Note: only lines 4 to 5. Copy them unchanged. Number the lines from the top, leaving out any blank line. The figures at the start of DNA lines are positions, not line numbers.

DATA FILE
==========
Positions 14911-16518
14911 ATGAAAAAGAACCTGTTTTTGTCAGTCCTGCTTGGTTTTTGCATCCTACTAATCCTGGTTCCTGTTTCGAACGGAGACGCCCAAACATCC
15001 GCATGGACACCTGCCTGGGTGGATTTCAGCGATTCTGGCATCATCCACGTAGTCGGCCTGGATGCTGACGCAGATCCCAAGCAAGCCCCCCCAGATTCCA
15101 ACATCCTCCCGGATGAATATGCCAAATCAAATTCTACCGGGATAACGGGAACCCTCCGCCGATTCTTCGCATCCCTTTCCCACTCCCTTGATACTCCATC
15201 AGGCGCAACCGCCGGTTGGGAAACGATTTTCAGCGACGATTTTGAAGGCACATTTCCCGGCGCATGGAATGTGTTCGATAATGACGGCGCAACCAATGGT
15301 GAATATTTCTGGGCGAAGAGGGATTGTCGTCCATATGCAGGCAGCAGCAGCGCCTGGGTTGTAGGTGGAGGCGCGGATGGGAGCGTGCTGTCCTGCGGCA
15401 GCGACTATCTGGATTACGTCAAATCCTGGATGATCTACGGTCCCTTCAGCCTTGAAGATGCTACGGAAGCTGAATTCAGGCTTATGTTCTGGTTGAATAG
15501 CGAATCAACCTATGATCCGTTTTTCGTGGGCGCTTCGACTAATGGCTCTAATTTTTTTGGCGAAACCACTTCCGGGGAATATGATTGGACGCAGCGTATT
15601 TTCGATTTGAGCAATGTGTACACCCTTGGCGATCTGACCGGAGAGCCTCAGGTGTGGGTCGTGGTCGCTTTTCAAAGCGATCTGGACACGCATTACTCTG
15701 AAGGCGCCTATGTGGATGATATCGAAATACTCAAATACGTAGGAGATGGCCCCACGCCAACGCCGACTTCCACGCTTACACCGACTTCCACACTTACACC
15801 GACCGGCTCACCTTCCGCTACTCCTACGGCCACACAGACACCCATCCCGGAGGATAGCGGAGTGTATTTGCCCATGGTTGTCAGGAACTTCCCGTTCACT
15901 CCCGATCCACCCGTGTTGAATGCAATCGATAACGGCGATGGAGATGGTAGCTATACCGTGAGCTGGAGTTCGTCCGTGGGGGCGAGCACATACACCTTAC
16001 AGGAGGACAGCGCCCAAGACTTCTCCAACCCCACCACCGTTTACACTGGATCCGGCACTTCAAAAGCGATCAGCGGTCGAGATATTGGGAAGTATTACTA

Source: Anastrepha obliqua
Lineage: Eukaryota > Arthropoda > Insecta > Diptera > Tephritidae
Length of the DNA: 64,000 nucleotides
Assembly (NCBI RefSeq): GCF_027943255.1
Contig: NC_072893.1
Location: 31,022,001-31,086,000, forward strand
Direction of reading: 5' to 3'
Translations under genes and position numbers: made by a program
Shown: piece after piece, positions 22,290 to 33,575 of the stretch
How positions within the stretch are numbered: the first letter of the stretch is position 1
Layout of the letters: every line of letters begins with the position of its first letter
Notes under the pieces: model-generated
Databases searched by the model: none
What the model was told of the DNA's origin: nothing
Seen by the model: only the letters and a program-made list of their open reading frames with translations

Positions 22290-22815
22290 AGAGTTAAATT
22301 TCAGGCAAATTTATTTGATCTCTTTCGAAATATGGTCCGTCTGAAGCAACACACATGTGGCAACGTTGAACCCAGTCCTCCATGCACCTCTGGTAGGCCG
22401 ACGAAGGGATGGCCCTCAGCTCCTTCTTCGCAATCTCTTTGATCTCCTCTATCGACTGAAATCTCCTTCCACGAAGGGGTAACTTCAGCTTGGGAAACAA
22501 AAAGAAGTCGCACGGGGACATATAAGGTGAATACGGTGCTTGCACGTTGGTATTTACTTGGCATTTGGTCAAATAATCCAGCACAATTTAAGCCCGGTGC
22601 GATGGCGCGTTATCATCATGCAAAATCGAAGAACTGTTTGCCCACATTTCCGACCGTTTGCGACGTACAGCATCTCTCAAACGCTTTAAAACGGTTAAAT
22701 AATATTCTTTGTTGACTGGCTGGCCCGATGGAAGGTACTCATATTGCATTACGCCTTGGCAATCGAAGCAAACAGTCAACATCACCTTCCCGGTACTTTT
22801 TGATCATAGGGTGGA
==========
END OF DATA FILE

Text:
15101 ACATCCTCCCGGATGAATATGCCAAATCAAATTCTACCGGGATAACGGGAACCCTCCGCCGATTCTTCGCATCCCTTTCCCACTCCCTTGATACTCCATC
15201 AGGCGCAACCGCCGGTTGGGAAACGATTTTCAGCGACGATTTTGAAGGCACATTTCCCGGCGCATGGAATGTGTTCGATAATGACGGCGCAACCAATGGT